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Image by Rudy and Peter Skitterians from Pixabay

By Ron Passfield – Copyright (Creative Commons license, Attribution–Non Commercial–No Derivatives)

Disclosure: If you purchase a product through this site, I may earn a commission which will help to pay for the site, the associated Meetup group, and the resources to support the blog.

Developing Awareness to Overcome Anxiety

Judson Brewer, world-renowned clinical psychologist and neuroscientist, maintains that mindfulness through a three-geared awareness process can break the anxiety habit loop.  His latest book,  Unwinding Anxiety: Train Your Brain to Heal Your Mind, provides a guide on how to develop the requisite awareness.  His clinical practice and scientific research in relation to cravings and addictions, the focus of his first book The Craving Mind, led naturally to his understanding of anxiety and how the anxiety habit is formed and overcome.

Judson argues that anxiety hides in our habits.  Underpinning cravings, addiction and anxiety is the fundamental habit loop which develops through operant conditioning – reinforcement of a behaviour through a rewards system.  We experience some kind of trigger which leads to a habituated response that brings a personalised reward.  For example, if you experience a stressful event/day (trigger), you might come home and have a drink of alcohol (behaviour) which enables you to deaden your distress and distracts you from it (reward).  In the process, you are setting up a habit loop which becomes increasingly entrenched because your behavioural response (drinking alcohol) becomes habituated and you progressively need more and more alcohol to deaden the pain and achieve the necessary level of distraction.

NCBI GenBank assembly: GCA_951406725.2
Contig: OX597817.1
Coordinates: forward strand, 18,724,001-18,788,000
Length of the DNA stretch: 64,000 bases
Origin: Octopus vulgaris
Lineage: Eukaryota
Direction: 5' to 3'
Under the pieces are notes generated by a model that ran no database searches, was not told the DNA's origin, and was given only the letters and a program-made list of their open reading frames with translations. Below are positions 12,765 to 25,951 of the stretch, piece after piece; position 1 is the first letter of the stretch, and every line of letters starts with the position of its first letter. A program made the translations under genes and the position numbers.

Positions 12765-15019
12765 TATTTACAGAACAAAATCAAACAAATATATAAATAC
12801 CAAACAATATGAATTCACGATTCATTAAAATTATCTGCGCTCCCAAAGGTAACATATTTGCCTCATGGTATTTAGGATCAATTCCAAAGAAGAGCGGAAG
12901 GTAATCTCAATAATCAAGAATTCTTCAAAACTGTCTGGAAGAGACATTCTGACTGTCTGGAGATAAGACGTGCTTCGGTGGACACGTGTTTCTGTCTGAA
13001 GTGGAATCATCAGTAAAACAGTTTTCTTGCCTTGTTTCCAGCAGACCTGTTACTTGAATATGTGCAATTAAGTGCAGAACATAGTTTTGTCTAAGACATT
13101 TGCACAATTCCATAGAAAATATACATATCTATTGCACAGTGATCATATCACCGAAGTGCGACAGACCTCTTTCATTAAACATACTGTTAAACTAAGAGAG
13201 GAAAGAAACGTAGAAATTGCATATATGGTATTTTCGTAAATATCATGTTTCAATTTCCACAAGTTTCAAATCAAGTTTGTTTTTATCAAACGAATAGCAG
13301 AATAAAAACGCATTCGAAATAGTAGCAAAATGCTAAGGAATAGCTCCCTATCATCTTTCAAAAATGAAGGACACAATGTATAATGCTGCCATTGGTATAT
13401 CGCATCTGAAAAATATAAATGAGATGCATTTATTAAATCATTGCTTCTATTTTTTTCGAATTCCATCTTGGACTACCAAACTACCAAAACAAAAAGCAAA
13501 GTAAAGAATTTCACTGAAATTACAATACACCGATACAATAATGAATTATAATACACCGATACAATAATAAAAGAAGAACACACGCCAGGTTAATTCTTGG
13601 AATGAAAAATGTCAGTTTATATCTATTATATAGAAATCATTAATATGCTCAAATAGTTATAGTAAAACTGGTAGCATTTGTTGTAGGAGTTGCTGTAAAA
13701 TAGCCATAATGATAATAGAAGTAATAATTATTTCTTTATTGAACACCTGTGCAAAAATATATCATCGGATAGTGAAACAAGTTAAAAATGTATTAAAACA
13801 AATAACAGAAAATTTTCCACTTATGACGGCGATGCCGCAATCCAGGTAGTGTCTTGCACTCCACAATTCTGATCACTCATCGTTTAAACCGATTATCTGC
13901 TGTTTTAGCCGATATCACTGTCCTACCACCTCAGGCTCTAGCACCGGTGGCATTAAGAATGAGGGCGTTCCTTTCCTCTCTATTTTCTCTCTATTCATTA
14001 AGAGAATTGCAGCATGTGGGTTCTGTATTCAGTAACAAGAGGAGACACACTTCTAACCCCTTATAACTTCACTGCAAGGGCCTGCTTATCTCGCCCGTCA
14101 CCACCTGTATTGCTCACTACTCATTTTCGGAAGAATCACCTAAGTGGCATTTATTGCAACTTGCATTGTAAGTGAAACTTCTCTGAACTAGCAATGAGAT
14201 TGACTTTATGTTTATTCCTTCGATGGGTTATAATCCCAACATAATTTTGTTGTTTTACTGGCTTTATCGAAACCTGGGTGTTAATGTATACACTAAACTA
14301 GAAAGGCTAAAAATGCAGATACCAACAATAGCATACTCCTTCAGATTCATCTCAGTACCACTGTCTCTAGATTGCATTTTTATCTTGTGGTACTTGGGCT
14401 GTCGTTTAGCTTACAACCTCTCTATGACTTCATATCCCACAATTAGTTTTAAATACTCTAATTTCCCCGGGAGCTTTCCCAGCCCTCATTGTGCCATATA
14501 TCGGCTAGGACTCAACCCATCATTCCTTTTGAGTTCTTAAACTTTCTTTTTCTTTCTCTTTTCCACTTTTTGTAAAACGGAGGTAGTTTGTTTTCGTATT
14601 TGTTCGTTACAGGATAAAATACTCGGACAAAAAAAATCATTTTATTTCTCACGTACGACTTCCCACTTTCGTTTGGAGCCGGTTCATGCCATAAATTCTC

The reward value concept

Judson explains in his latest book that the reward experienced after a habituated behaviour is not a single element creating the habit.  According to him, the way the brain works is that it establishes a reward value for a particular behavioural response that not only involves the present moment reward but also the recollection of the accumulated rewards associated with prior occurrences of that behavioural response.   So, the reward value attributed by the brain to a behavioural response (such as drinking alcohol after a stress trigger) is an accumulation of prior experiences that were deemed positive (such as drinking alcohol in good company in a stunning location) – all of which can distort the real value of the reward and further entrench the behaviour.

Breaking the habit loop or anxiety cycle

Judson points out that the way to break the habit loop or anxiety cycle involves fundamentally developing awareness of the habit loop and establishing a realistic and holistic assessment of the “reward” in the present moment.  For example, if our to-do list acts as an anxiety trigger leading to procrastination (behaviour) which provides the reward of avoidance, we can in-the-moment recall that the procrastination behaviour itself has adverse effects such as leading to criticism for delays and/or intensifying the level of experienced anxiety.   This heightened awareness may also be developed “reflexively” (reflecting on the trigger-behaviour-reward loop after the event) if the experience is relatively recent and the recall is rich in content.  These options of present moment awareness or reflexivity relate to what we have discussed previously as reflection-in-action and reflection-on-action.